Portugal is also synonymous with excellent quality in manufacturing, with an important array of textile industries that produce for the most influential fashion houses. This excellence of quality is also reflected in the collections of established Portuguese brands, such as Miguel Vieira, a name recognized around the world as the result of his winning several important awards, such as the “Golden Globe for the Best Fashion Designer.” This year in September he made his debut at New York Fashion Week and soon will also present a runway collection at Milano Moda Uomo. His collection “Out of Africa” is an immersion into the colors and fragrances of Africa: tribal graphics are reminiscent of breathtaking sunsets and natural elements like animal prints that recall the majestic beauty of the African continent in a menswear collection both luxurious and sophisticated in the fabrics and in the cuts.  Hugo Costa, who has been presenting his eponymous runway collections since October 2010, referenced Japanese influences with unstructured lines for his men's and women's collections. He has already won several international prizes, such as the title of “Best Male Coordinate” in 2009 and 2010, and the “Children’s Fashion” award in 2011, and this year he made his global debut at Paris Men's Fashion Week with the support of Portugal Fashion. The design aesthetic of Lisbon-born designer Alexandra Moura (where she has her shop and atelier) walks the line between masculine and feminine. Her collection was inspired by Victorian jewelry, which she expresses in the fabrics through delicate embroideries over tulle and luxe brocade, while other romantic details are combined with technical materials. The result is a mix between oversized and urban shapes, bows and frills, for a collection rich in color and strong details – a successful mix of classic and innovative elements. 



Offerings in Portuguese womenswear are certainly growing thanks to designers emerging even from outside the country. Among these is Luís Buchinho, already the winner of several international awards, whose style is characterized by multicolor graphics applied to traditional sportswear shapes and fabrics, creating clothes that sensually contour and enhance the female figure. The standard colors he uses are white and black, combined with primary colors, to which he adds metallic, copper, or nickel details. Also in love with color is Carlos Gil, one of Portugal's most recognized designers, who has opened his atelier and store in Fundão and is now developing his own international brand. His Spring/Summer 17 collection is aimed at exploring various cultures throughout several continents through their unique color palettes, from the most delicate to the most exuberant, combining them in geometric prints and patterns. And finally Pedro Pedro (born in 1973) who began his professional career in the world of fashion illustrations and menswear, then launched his first womenswear line in Milan and Paris. His latest collection recalls the mood of the film "Dune" by David Lynch, playing with asymmetrical feminine silhouettes, characterized by contrasting textures. Portugal Fashion Week exhibited a range of designers, each rich with personality, aesthetic codes, and with a solid production capacity that can guarantee important international growth for the country and its designers.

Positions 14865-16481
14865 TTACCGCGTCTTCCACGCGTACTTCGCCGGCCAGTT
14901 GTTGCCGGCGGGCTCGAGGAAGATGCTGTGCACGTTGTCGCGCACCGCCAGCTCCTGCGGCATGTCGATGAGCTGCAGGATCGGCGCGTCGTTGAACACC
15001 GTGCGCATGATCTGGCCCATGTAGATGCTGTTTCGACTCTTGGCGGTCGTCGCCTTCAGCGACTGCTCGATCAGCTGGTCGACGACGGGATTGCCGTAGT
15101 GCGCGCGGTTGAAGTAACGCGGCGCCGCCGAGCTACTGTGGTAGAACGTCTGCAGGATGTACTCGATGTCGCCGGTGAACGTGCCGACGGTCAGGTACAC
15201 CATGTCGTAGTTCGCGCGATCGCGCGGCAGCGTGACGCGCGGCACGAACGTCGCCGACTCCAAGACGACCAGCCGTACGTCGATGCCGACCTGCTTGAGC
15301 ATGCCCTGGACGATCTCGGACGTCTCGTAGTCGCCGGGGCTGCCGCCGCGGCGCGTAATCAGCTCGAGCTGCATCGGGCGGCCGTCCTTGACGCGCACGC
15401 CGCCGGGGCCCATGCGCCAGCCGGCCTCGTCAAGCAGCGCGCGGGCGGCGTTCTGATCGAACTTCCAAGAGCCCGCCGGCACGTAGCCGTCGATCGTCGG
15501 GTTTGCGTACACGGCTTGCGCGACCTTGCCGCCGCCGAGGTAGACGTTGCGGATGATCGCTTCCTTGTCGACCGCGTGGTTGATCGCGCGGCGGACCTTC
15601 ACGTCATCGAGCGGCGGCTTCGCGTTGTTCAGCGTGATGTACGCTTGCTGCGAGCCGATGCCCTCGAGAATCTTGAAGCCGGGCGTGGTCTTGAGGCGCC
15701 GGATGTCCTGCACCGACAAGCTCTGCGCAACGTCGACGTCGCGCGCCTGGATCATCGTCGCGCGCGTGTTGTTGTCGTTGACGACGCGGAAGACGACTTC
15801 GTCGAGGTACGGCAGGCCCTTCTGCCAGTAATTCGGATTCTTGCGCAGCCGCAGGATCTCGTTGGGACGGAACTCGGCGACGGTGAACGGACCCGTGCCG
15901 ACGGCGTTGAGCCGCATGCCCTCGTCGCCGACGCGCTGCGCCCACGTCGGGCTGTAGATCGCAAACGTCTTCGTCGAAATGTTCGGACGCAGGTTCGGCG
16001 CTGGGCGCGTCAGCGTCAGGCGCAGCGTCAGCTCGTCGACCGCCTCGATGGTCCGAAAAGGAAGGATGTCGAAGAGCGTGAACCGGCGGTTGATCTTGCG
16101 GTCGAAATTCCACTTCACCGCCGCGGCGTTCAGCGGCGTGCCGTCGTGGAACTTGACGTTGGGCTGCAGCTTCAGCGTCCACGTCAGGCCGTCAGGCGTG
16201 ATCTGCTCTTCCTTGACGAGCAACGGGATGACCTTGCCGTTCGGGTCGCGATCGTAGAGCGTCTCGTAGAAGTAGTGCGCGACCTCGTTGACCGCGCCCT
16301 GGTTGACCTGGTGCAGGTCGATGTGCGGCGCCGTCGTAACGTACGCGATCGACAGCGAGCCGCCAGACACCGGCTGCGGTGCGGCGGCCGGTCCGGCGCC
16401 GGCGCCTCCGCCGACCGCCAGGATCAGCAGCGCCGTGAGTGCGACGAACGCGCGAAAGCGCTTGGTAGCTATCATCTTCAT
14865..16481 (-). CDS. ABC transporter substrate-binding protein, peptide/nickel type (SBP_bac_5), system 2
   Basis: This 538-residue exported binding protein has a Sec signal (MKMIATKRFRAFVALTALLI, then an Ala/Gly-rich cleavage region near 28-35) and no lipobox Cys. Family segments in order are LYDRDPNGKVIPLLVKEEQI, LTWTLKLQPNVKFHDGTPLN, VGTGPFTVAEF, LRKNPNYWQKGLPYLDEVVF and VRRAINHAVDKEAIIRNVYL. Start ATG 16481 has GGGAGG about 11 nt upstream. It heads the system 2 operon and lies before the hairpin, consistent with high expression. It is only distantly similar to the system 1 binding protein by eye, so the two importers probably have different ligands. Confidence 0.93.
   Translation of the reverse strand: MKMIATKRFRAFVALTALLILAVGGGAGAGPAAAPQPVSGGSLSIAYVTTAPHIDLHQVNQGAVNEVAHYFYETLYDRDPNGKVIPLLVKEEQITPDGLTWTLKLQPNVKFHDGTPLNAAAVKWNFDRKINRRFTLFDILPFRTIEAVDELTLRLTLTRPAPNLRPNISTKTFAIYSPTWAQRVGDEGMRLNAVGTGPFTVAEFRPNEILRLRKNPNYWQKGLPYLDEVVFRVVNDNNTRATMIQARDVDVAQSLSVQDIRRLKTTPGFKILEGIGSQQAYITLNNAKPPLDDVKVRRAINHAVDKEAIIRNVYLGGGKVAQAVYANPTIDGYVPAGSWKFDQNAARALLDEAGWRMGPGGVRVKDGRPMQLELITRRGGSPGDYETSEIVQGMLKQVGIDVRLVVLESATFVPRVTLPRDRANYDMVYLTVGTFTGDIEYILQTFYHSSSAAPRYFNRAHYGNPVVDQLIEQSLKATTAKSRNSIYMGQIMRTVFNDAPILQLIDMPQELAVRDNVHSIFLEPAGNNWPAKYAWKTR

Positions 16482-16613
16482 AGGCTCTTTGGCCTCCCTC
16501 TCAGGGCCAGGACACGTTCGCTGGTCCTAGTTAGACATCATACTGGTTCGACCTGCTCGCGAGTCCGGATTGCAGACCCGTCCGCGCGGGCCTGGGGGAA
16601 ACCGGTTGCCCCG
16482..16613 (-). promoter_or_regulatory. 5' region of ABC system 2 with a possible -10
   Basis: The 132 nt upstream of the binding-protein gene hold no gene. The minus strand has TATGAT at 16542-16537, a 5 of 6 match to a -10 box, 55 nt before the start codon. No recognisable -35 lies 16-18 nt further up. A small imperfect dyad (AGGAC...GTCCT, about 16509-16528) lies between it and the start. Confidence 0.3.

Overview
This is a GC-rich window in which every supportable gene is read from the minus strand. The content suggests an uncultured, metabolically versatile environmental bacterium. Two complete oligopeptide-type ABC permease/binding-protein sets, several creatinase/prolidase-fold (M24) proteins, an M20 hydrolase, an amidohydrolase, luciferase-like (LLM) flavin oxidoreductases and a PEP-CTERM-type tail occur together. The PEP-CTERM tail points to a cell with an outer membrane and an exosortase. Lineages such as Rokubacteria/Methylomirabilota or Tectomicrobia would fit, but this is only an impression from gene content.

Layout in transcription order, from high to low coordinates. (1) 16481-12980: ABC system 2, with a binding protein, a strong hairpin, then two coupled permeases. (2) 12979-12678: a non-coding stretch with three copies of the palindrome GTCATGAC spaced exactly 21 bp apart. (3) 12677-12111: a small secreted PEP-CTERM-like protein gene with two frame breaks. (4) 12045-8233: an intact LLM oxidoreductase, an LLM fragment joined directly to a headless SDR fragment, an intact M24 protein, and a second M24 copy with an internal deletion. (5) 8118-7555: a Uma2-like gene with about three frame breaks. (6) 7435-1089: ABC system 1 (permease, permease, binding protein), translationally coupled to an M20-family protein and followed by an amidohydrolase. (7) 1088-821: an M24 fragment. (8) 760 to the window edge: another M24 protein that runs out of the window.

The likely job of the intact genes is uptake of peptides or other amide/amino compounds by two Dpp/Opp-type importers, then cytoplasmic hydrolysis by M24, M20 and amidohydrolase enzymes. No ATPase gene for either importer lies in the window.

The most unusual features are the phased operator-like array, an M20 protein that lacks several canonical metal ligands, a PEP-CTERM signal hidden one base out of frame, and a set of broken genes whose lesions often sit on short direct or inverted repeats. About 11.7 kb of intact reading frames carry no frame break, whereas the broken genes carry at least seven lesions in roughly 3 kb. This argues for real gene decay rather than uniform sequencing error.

Gallery above (from left to right): 1-2: David Catalán, 3-4: Eduardo Amorim, 5-6: Estelita Mendonça, 7-8: Hugo Costa, 9-10: Luís Buchinho, 11-12: Miguel Vieira, 13-14: Pedro Pedro, 15-16: Alexandra Moura, 17-18: Carlos Gil, 19-20: Ines Torcato, 21-22: Luis Buchinho, 23-24: Susana Bettencourt